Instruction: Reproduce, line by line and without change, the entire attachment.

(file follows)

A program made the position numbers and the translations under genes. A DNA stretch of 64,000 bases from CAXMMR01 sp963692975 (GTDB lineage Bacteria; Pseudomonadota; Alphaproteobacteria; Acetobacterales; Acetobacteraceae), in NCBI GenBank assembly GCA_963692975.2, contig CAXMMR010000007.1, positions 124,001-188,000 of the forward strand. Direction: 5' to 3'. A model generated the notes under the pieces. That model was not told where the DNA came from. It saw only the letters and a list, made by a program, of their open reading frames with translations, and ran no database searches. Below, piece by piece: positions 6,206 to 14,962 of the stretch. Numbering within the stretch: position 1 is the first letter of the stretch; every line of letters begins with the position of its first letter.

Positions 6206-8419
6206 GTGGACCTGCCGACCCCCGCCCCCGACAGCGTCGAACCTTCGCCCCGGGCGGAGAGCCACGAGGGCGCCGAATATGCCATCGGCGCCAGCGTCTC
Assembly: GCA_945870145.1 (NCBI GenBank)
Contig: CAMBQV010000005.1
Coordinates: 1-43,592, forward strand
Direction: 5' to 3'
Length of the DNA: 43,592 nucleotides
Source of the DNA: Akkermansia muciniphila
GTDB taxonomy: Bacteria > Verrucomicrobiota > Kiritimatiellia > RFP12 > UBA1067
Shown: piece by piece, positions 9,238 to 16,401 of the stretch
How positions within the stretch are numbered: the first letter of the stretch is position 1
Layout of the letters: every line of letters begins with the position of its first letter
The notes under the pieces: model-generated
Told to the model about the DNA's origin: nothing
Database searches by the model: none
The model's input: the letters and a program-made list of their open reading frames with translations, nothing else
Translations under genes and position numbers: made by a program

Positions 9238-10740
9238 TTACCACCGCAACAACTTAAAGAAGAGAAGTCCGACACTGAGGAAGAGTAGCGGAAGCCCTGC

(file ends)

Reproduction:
A program made the position numbers and the translations under genes. A DNA stretch of 64,000 bases from CAXMMR01 sp963692975 (GTDB lineage Bacteria; Pseudomonadota; Alphaproteobacteria; Acetobacterales; Acetobacteraceae), in NCBI GenBank assembly GCA_963692975.2, contig CAXMMR010000007.1, positions 124,001-188,000 of the forward strand. Direction: 5' to 3'. A model generated the notes under the pieces. That model was not told where the DNA came from. It saw only the letters and a list, made by a program, of their open reading frames with translations, and ran no database searches. Below, piece by piece: positions 6,206 to 14,962 of the stretch. Numbering within the stretch: position 1 is the first letter of the stretch; every line of letters begins with the position of its first letter.

Positions 6206-8419
6206 GTGGACCTGCCGACCCCCGCCCCCGACAGCGTCGAACCTTCGCCCCGGGCGGAGAGCCACGAGGGCGCCGAATATGCCATCGGCGCCAGCGTCTC
Assembly: GCA_945870145.1 (NCBI GenBank)
Contig: CAMBQV010000005.1
Coordinates: 1-43,592, forward strand
Direction: 5' to 3'
Length of the DNA: 43,592 nucleotides
Source of the DNA: Akkermansia muciniphila
GTDB taxonomy: Bacteria > Verrucomicrobiota > Kiritimatiellia > RFP12 > UBA1067
Shown: piece by piece, positions 9,238 to 16,401 of the stretch
How positions within the stretch are numbered: the first letter of the stretch is position 1
Layout of the letters: every line of letters begins with the position of its first letter
The notes under the pieces: model-generated
Told to the model about the DNA's origin: nothing
Database searches by the model: none
The model's input: the letters and a program-made list of their open reading frames with translations, nothing else
Translations under genes and position numbers: made by a program

Positions 9238-10740
9238 TTACCACCGCAACAACTTAAAGAAGAGAAGTCCGACACTGAGGAAGAGTAGCGGAAGCCCTGC